UNESCO’s Guidelines on Contemporary Culture in the Digital Environment: Worth Thinking About

Source: http://www.shutterstock.com

For some people, saying the word “UNESCO” is like waving a red flag in front of a charging bull. For others, like activists in my region who are seeking to have the Salish Sea (the body of water that straddles British Columbia and Washington State) declared a UNESCO world heritage site, it means getting additional protection for valuable natural heritage areas that are under environmental threat. UNESCO has many guises and is the epitome of the good, the bad and the ugly. First, the positive.

Most people have heard of UNESCO, one of the alphabet soup of UN agencies, mainly because of its wildly popular World Heritage program. This program, based on the 1972 World Heritage Convention has been successful in preserving many natural and human-created heritage sites, both through designation that raises awareness, and by financial assistance particularly to countries with inadequate financial means to protect their heritage. The premise is that heritage is not national in scope but rather part of the common legacy of mankind. In the US there are 23 UNESCO recognized sites, ranging from natural wonders like Yellowstone National Park to cultural icons like the Statue of Liberty and the Pueblo of Taos, N.M. The UK has 31 sites (Stonehenge, Tower of London etc), Canada 18, Australia a similar number. Not surprisingly, given their rich cultures, countries like China, India, France, Germany and Mexico have long listings of sites. Today jurisdictions vie to have their heritage sites listed for the prestige and the tourism dollars that designation can bring. (The US currently has 20 sites on its pending tentative list).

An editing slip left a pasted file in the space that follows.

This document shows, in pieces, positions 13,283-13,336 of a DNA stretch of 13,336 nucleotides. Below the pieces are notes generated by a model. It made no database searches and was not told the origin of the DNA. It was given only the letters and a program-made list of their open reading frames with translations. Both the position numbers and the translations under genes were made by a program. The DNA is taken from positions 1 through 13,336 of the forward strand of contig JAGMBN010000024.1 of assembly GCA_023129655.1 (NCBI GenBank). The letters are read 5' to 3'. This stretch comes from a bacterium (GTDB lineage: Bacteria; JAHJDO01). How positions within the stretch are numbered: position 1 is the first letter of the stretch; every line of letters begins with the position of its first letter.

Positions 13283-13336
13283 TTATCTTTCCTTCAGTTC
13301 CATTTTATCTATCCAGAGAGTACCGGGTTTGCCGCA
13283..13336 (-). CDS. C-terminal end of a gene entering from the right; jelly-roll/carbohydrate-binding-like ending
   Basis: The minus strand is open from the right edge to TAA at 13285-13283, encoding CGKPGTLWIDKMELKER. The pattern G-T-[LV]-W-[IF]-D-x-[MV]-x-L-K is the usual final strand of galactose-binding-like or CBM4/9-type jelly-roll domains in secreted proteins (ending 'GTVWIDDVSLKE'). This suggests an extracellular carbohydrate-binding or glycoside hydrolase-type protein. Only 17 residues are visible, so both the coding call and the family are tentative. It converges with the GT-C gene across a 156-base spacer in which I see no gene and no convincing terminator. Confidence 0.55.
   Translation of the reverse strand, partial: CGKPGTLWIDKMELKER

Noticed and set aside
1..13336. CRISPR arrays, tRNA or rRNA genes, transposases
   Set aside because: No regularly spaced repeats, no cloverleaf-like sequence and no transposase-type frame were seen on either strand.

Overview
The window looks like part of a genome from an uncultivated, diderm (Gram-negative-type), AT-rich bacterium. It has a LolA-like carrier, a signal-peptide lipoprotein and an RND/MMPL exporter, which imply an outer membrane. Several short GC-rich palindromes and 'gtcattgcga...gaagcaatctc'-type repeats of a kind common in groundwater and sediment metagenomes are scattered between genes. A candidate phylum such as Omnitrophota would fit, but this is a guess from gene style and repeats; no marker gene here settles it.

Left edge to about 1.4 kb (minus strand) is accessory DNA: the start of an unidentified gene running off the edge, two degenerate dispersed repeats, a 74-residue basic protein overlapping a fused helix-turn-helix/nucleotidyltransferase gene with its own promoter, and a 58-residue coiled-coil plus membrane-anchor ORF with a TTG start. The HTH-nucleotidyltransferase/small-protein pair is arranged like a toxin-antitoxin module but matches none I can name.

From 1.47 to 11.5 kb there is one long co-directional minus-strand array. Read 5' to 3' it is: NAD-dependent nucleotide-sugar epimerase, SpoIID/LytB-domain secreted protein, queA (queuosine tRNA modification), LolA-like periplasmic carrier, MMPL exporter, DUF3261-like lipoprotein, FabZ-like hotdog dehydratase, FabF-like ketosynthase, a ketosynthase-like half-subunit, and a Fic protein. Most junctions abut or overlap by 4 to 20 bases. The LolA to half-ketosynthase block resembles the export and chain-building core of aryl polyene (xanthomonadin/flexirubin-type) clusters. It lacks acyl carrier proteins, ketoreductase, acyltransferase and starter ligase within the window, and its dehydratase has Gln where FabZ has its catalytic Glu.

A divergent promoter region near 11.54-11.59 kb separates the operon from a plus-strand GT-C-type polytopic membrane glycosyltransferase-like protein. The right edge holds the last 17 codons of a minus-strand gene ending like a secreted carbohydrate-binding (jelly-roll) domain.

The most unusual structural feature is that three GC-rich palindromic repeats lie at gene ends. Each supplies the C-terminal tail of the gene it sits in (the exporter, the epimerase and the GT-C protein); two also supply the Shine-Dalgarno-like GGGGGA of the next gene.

UNESCO of course is engaged in many other areas besides its World Heritage program, and is the custodian of a large number of international conventions in the fields in which it operates—education, culture, social, human and natural sciences and communications. In the area of culture, there are in fact no less than seven UNESCO Cultural Conventions which, in addition to designating and protecting world heritage sites, cover such topics as the protection of cultural properties in the event of armed conflict, fighting the illicit trafficking of cultural property, protection of underwater cultural heritage and the safeguarding of intangible cultural heritage, such as oral traditions, performing arts, social practices, rituals, festive events, and the like.